Charts 1 and 2 illustrate the potential magnitude of these different sources of uncertainty faced by the Bank of England’s FPC. The panel on the left presents the range of estimates for the impact of a change in the counter-cyclical capital buffer (CCB) on GDP, as presented by Macroeconomic Assessment Group at the Bank International Settlements (BIS), with the error bands capturing uncertainty over the impact of the policy instrument. The second chart presents a swathe of measures of banking system vulnerabilities using UK bank balance sheet data (drawn from the FPC core indicator set for the CCB). The indicators frequently present mixed messages and therefore the error bands in the left panel capture uncertainty over the state of the world. Taking Brainard’s result at face value implies that the wider the error bands in the left panel, the less the FPC should use the CCB. However, the error bands in right panel should be less of a concern, and policy should be based on the mean value.
Chart 1: Estimates of the GDP impact of a 1ppt increase in Capital Requirements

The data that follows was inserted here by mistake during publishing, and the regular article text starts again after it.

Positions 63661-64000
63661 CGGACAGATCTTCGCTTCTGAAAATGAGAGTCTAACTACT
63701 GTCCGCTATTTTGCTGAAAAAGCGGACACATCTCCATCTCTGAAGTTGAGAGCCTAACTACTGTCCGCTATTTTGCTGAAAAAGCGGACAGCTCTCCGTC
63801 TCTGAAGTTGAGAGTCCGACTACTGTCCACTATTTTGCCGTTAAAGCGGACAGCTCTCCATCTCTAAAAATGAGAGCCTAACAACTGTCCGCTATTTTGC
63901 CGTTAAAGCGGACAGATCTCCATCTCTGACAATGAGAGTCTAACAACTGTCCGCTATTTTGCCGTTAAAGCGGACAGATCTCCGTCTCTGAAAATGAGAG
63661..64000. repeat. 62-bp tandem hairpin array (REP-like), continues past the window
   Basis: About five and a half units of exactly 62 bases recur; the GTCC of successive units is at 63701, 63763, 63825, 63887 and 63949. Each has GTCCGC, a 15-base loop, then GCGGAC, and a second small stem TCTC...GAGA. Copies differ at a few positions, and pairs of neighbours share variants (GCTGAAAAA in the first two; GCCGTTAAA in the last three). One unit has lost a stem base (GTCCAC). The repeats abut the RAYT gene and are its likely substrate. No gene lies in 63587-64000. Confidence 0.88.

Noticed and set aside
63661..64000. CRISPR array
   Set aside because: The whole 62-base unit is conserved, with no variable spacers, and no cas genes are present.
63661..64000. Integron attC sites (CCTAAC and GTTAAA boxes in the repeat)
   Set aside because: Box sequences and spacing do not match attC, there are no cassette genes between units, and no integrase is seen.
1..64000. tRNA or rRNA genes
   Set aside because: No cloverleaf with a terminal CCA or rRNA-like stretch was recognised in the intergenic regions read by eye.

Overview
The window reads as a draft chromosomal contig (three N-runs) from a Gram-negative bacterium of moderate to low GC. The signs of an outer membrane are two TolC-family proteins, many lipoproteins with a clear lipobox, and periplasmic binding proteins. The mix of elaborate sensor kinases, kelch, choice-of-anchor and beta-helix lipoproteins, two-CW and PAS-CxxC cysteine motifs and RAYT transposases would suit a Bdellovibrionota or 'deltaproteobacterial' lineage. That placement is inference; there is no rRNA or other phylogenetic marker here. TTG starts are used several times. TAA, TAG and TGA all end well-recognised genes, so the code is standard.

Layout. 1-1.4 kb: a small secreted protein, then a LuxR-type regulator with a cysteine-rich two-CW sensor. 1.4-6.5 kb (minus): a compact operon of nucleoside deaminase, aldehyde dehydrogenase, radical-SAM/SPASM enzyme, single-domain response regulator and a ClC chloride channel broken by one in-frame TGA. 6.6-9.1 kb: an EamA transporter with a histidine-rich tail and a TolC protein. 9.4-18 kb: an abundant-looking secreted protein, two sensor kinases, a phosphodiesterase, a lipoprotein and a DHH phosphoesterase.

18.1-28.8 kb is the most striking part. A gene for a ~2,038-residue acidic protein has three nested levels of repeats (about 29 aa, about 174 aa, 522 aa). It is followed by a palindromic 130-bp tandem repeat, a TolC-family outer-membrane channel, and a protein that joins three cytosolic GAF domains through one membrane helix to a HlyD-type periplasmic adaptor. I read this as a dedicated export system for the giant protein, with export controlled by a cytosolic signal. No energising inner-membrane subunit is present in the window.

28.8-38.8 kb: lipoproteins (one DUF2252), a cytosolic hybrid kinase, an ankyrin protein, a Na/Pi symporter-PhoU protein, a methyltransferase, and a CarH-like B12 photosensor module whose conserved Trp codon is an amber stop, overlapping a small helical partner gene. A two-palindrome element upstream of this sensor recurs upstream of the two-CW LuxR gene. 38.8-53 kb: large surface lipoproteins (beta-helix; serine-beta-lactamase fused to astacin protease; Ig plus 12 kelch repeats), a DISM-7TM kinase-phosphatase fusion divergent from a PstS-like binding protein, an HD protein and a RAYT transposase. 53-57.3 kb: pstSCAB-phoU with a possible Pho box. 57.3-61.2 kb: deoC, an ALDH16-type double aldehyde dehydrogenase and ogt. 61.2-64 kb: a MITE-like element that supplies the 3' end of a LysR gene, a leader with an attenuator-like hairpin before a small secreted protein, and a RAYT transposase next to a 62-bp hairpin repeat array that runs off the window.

Notes: Source Macroeconomic Assessment Group (2010). Distributions are computed across all 89 cases contributed to the macroeconomic assessment group that made use of standard policy forecasting and simulation models, excluding those designed to measure the impact of international spillovers. The shaded areas indicate the range between the 20th and 80th percentile.
Chart 2: Swathe of Bank Balance Sheet Indicators (up = more vulnerable)
Notes: The chart shows the UK FPC’s core indicators for the UK banking system (see FPC Core Indicators), the indicators are normalised by deducting their 1987-2014 mean and dividing through by the standard deviation. We present the mean of the indicators and a shaded area denoting the min-max range.